Facebook is losing appeal among teens and young adults which is contributing to generally slowing growth for the platform, according to the latest projections from research firm eMarketer.
At the same time alternative social apps Snapchat and (Facebook-owned) Instagram are seeing rising and double-digit growth in the same youth demographic — suggesting younger users are favoring newer and more visual communications platforms.
“Both platforms have found success with this demographic since they are more aligned with how they communicate — using visual content,” noted eMarketer forecasting analyst Oscar Orozco in a statement.
It’s the second consecutive year of expected usage declines for Facebook among this advertiser-coveted group, according to the researcher.
eMarketer suggests some tweens are even skipping adopting Facebook entirely (it calls them “Facebook nevers”) and going straight to the rival platforms, even as remaining tweens and teens appear less engaged on Facebook — logging in less frequently and spending less time on the platform.
While having slipping relevance among a coveted ad demographic is obviously not good news for a social behemoth whose business is dependent on ad revenue, Facebook does have the consolation of also owning one of the two main youth-friendly alternative platforms: Instagram. (Aka, ‘if you can’t be it, buy it’.)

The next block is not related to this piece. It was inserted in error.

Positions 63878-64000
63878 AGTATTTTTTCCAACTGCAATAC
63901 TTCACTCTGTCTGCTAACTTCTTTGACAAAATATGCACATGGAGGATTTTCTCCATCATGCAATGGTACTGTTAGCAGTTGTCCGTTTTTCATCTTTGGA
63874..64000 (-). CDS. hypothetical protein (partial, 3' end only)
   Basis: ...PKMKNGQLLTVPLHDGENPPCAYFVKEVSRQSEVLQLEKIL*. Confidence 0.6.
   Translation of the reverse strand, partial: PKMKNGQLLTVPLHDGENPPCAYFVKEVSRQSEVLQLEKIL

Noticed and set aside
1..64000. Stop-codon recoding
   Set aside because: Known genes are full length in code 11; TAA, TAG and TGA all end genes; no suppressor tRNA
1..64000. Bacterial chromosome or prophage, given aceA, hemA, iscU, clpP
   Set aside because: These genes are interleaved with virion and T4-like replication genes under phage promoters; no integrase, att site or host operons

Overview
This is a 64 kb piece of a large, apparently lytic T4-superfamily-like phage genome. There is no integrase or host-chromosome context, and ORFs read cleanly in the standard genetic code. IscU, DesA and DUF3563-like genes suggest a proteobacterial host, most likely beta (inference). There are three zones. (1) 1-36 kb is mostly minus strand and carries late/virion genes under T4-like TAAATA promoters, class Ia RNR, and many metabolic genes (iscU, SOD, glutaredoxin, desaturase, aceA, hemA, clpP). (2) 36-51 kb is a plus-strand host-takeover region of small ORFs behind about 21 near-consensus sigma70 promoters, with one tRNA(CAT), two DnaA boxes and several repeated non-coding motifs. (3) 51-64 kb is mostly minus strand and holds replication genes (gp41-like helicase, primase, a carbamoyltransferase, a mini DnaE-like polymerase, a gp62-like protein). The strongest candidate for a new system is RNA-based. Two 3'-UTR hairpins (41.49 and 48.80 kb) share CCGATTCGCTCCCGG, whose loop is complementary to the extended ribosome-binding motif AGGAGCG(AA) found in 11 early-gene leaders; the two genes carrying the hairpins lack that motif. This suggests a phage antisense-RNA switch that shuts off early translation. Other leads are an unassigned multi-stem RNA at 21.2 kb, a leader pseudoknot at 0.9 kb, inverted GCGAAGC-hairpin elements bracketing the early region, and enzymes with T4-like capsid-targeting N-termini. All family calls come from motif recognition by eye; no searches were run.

Still, eMarketer is also projecting that the acquisition that got away from Zuck, Snapchat, will overtake Instagram and Facebook in the total teen (12 to 17) & young adult (18 to 24) ages for the first time in 2017 — boosting its share of US social network users to 40.8 per cent, and projected to push close to a majority by 2021. (Though Instagram is also forecast to maintain its greater reach through this timeframe.)
Back in 2013, when reports of Facebook’s spurned acquisition attempts of Snapchat surfaced, it followed fast on the heels of the company reporting a first-time decline in young teens using its service daily.
Nearly four years later Facebook’s problem with keeping teens happy has only got bigger — but the company’s success at using Instagram to successfully clone Snapchat’s features has helped mitigate the issue. (Even if it means Facebook’s corporate motto should really now read: ‘Move fast and clone things’.)